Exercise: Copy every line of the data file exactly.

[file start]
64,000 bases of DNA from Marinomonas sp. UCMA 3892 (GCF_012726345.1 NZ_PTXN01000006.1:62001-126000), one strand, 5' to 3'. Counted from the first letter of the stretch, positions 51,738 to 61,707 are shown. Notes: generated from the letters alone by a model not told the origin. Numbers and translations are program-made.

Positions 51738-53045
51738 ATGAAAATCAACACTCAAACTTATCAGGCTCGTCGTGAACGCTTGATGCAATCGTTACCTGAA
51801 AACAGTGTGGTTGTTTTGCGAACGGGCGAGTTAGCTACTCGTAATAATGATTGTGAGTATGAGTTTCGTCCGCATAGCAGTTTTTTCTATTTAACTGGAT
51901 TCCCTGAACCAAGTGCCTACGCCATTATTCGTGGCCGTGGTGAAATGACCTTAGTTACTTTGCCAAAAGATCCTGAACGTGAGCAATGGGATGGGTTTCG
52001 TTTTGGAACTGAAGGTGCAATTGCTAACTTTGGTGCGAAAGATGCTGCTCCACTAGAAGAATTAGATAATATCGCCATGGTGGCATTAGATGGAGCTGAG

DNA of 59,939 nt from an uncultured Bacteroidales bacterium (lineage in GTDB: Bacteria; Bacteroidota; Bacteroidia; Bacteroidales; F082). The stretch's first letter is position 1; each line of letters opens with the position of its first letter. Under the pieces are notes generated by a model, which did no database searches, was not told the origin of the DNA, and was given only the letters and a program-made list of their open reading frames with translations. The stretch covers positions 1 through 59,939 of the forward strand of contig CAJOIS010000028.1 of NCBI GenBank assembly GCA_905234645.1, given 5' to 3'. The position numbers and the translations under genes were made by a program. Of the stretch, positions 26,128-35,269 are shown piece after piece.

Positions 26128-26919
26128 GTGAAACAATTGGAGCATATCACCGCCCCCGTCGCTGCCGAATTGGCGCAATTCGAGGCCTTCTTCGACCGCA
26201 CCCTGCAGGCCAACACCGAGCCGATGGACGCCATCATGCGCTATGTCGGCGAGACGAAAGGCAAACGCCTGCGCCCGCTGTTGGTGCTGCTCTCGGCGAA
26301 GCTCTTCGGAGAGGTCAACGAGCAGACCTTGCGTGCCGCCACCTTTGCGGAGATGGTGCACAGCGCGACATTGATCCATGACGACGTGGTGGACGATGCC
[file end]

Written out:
64,000 bases of DNA from Marinomonas sp. UCMA 3892 (GCF_012726345.1 NZ_PTXN01000006.1:62001-126000), one strand, 5' to 3'. Counted from the first letter of the stretch, positions 51,738 to 61,707 are shown. Notes: generated from the letters alone by a model not told the origin. Numbers and translations are program-made.

Positions 51738-53045
51738 ATGAAAATCAACACTCAAACTTATCAGGCTCGTCGTGAACGCTTGATGCAATCGTTACCTGAA
51801 AACAGTGTGGTTGTTTTGCGAACGGGCGAGTTAGCTACTCGTAATAATGATTGTGAGTATGAGTTTCGTCCGCATAGCAGTTTTTTCTATTTAACTGGAT
51901 TCCCTGAACCAAGTGCCTACGCCATTATTCGTGGCCGTGGTGAAATGACCTTAGTTACTTTGCCAAAAGATCCTGAACGTGAGCAATGGGATGGGTTTCG
52001 TTTTGGAACTGAAGGTGCAATTGCTAACTTTGGTGCGAAAGATGCTGCTCCACTAGAAGAATTAGATAATATCGCCATGGTGGCATTAGATGGAGCTGAG

DNA of 59,939 nt from an uncultured Bacteroidales bacterium (lineage in GTDB: Bacteria; Bacteroidota; Bacteroidia; Bacteroidales; F082). The stretch's first letter is position 1; each line of letters opens with the position of its first letter. Under the pieces are notes generated by a model, which did no database searches, was not told the origin of the DNA, and was given only the letters and a program-made list of their open reading frames with translations. The stretch covers positions 1 through 59,939 of the forward strand of contig CAJOIS010000028.1 of NCBI GenBank assembly GCA_905234645.1, given 5' to 3'. The position numbers and the translations under genes were made by a program. Of the stretch, positions 26,128-35,269 are shown piece after piece.

Positions 26128-26919
26128 GTGAAACAATTGGAGCATATCACCGCCCCCGTCGCTGCCGAATTGGCGCAATTCGAGGCCTTCTTCGACCGCA
26201 CCCTGCAGGCCAACACCGAGCCGATGGACGCCATCATGCGCTATGTCGGCGAGACGAAAGGCAAACGCCTGCGCCCGCTGTTGGTGCTGCTCTCGGCGAA
26301 GCTCTTCGGAGAGGTCAACGAGCAGACCTTGCGTGCCGCCACCTTTGCGGAGATGGTGCACAGCGCGACATTGATCCATGACGACGTGGTGGACGATGCC